November 28, 2019
Air Force Lieutenant General Lee Levy
Hurting the feelings of women is probably the worst crime ever and also the trickiest to prevent, because it’s just so easy to commit it without even trying.
An Air Force Lieutenant General has been stripped of his third star following an investigation into his professional conduct at The Air Force Sustainment Center in Oklahoma.
According to Air Force Times, the Office of the Inspector General (IG) heard damning evidence against Lt. Gen. Lee Levy earlier this year, including claims from multiple people that he fat-shamed one low-ranking female airman.
The female airman – who has not been publicly identified – told the IG that Levy once embarrassed her by singling her out in front of colleagues and saying: ‘Oink, oink. Are you really eating again?’
On a separate occasion, whilst the pair were traveling in a government car together, the woman claims Levy told her: ‘If you lose a few pounds, maybe the vehicle would have less strain on it.’
He also allegedly told the woman to watch how much she ate as her uniform pants may become too tight. The female airman’s testimony was reportedly corroborated by several of her colleagues.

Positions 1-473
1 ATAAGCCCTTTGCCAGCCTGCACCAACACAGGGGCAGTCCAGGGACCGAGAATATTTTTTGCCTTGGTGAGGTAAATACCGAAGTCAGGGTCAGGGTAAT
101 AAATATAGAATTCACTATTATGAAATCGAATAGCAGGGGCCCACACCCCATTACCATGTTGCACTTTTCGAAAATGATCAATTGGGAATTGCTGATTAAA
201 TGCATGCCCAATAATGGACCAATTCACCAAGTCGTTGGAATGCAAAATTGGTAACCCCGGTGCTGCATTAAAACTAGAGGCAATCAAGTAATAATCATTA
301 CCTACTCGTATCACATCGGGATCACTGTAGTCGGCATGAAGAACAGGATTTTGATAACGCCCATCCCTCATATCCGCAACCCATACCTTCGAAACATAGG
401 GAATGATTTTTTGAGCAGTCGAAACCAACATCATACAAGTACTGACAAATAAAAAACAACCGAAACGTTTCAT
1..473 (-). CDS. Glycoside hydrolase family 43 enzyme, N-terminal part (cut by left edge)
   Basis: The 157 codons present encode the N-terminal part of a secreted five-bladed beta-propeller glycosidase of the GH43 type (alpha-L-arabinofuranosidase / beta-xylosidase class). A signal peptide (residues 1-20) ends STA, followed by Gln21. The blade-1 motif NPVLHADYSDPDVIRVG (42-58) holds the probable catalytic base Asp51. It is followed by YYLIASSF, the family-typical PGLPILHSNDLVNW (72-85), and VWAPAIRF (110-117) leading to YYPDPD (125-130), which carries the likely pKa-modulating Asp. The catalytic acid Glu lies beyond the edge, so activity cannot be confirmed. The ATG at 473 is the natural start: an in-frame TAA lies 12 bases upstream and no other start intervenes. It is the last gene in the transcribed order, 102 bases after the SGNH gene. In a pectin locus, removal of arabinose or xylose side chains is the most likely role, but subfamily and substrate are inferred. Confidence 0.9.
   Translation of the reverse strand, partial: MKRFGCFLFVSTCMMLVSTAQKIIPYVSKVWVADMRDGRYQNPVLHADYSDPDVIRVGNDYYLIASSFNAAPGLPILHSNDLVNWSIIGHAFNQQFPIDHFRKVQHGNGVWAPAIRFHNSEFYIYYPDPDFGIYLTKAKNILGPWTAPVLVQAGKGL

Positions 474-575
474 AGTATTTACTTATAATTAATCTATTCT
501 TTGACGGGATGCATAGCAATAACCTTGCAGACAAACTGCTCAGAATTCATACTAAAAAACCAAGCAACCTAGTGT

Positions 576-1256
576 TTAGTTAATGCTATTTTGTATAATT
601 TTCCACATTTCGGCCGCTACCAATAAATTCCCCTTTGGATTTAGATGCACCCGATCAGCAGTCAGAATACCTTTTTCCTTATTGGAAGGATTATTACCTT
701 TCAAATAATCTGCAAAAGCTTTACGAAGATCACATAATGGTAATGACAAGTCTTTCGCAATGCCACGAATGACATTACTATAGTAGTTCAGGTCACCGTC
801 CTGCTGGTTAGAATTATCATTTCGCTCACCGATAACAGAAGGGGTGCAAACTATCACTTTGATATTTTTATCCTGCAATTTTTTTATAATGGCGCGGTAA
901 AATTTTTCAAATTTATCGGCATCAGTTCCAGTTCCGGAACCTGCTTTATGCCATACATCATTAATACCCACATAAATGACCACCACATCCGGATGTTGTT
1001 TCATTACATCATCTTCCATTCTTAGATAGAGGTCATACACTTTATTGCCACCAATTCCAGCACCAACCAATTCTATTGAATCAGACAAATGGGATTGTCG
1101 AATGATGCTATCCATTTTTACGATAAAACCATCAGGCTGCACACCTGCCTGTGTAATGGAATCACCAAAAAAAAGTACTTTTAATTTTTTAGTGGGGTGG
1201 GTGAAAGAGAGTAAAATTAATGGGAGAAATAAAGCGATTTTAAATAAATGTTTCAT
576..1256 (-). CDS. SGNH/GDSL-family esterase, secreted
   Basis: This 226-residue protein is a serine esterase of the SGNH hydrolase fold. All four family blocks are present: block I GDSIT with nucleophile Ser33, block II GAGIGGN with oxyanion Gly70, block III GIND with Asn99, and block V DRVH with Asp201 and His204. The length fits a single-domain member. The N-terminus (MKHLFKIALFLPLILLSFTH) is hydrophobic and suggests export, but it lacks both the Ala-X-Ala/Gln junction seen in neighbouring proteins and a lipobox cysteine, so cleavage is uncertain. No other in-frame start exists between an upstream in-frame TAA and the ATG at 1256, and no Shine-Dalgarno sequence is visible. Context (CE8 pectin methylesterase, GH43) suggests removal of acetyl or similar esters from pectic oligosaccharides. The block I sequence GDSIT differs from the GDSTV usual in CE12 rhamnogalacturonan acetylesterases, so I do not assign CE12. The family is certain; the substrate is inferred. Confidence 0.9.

Having overweight people in any kind of military or police force should be against the law.
Fat-shaming fat airmen is both a labor of love and a duty towards the country.
It keeps fellow airmen safe and healthy, and consequently, it makes the people they’re protecting safer.
Levy told the IG that he didn’t remember the incidents, and that any comments were ‘part of good-natured give-and-take between the two of them’.
However, Levy’s lawyer told The Air Force Times on Monday that his client has denied making pig noises and never made comments intended to be demeaning.
Levy left the The Air Force Sustainment Center more than a year ago, before the report by the IG was conducted.
However, he retired earlier this month as a two-star general after being stripped of his third star in light of the report’s conclusion, which stated that his ‘comments were inappropriate, particularly given his position and the public contexts in which they were made’.
Levy was incredibly high-powered, serving as the Air Force Sustainment Center’s Commander, ‘leading nearly 43,000 US and UK airmen to deliver global combat effects’, according to an official military biography.
Women’s feelings are ruling the West. Hurting their feelings is the same as betraying your master.
Their tears are indisputable proof of wrongdoing.
Another female colleague in Levy’s command claimed her mental health suffered because of the general’s conduct.
‘There were a lot of nights when I would come home just in tears,’ the woman told the IG.
Another descried Levy’s work environment as ‘infused with fear and intimidation’.
Fat-shaming is only hurtful to overweight people.
If women can’t handle fat-shaming comments and don’t have the self-control and discipline to stop themselves from eating and to lose their excess weight, how are they supposed to handle combat?
Are they going to cry as they fly their attack aircraft?
What if the enemy says something really mean to them?